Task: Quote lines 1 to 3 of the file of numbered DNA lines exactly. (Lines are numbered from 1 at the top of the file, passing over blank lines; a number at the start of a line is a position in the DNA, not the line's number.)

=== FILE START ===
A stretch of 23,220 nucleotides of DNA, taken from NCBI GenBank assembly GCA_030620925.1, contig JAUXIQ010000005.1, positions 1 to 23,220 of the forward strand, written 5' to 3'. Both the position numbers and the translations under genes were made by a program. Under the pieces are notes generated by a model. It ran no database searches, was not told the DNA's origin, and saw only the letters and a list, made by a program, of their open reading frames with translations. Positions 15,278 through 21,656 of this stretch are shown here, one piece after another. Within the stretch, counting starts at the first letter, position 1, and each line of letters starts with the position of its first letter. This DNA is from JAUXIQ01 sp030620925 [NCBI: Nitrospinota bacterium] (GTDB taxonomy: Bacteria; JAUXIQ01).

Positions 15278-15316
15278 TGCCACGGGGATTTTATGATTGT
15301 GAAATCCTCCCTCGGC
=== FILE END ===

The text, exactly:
A stretch of 23,220 nucleotides of DNA, taken from NCBI GenBank assembly GCA_030620925.1, contig JAUXIQ010000005.1, positions 1 to 23,220 of the forward strand, written 5' to 3'. Both the position numbers and the translations under genes were made by a program. Under the pieces are notes generated by a model. It ran no database searches, was not told the DNA's origin, and saw only the letters and a list, made by a program, of their open reading frames with translations. Positions 15,278 through 21,656 of this stretch are shown here, one piece after another. Within the stretch, counting starts at the first letter, position 1, and each line of letters starts with the position of its first letter. This DNA is from JAUXIQ01 sp030620925 [NCBI: Nitrospinota bacterium] (GTDB taxonomy: Bacteria; JAUXIQ01).

Positions 15278-15316
15278 TGCCACGGGGATTTTATGATTGT